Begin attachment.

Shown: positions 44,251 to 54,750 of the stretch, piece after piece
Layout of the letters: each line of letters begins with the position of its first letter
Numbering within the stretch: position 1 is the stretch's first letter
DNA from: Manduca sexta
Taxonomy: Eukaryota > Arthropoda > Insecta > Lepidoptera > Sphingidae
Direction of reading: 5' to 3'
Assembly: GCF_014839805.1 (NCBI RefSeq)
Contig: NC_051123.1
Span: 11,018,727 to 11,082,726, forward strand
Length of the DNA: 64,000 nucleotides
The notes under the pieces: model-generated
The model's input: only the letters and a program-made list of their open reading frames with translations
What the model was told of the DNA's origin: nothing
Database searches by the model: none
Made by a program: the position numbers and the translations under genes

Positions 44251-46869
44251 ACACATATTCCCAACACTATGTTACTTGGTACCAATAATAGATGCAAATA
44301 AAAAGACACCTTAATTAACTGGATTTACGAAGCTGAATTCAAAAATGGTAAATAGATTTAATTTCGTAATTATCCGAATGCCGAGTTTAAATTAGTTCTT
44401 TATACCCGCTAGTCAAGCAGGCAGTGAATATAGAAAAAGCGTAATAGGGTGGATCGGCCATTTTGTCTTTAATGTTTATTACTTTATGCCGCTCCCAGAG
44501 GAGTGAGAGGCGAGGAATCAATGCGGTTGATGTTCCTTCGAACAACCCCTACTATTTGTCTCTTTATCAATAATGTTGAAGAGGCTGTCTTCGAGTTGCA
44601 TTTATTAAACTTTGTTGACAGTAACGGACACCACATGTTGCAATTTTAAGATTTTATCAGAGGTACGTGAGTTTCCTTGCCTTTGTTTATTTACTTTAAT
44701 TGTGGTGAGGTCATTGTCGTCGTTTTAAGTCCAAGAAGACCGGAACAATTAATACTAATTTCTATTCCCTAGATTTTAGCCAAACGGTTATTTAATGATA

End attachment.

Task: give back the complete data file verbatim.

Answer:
Shown: positions 44,251 to 54,750 of the stretch, piece after piece
Layout of the letters: each line of letters begins with the position of its first letter
Numbering within the stretch: position 1 is the stretch's first letter
DNA from: Manduca sexta
Taxonomy: Eukaryota > Arthropoda > Insecta > Lepidoptera > Sphingidae
Direction of reading: 5' to 3'
Assembly: GCF_014839805.1 (NCBI RefSeq)
Contig: NC_051123.1
Span: 11,018,727 to 11,082,726, forward strand
Length of the DNA: 64,000 nucleotides
The notes under the pieces: model-generated
The model's input: only the letters and a program-made list of their open reading frames with translations
What the model was told of the DNA's origin: nothing
Database searches by the model: none
Made by a program: the position numbers and the translations under genes

Positions 44251-46869
44251 ACACATATTCCCAACACTATGTTACTTGGTACCAATAATAGATGCAAATA
44301 AAAAGACACCTTAATTAACTGGATTTACGAAGCTGAATTCAAAAATGGTAAATAGATTTAATTTCGTAATTATCCGAATGCCGAGTTTAAATTAGTTCTT
44401 TATACCCGCTAGTCAAGCAGGCAGTGAATATAGAAAAAGCGTAATAGGGTGGATCGGCCATTTTGTCTTTAATGTTTATTACTTTATGCCGCTCCCAGAG
44501 GAGTGAGAGGCGAGGAATCAATGCGGTTGATGTTCCTTCGAACAACCCCTACTATTTGTCTCTTTATCAATAATGTTGAAGAGGCTGTCTTCGAGTTGCA
44601 TTTATTAAACTTTGTTGACAGTAACGGACACCACATGTTGCAATTTTAAGATTTTATCAGAGGTACGTGAGTTTCCTTGCCTTTGTTTATTTACTTTAAT
44701 TGTGGTGAGGTCATTGTCGTCGTTTTAAGTCCAAGAAGACCGGAACAATTAATACTAATTTCTATTCCCTAGATTTTAGCCAAACGGTTATTTAATGATA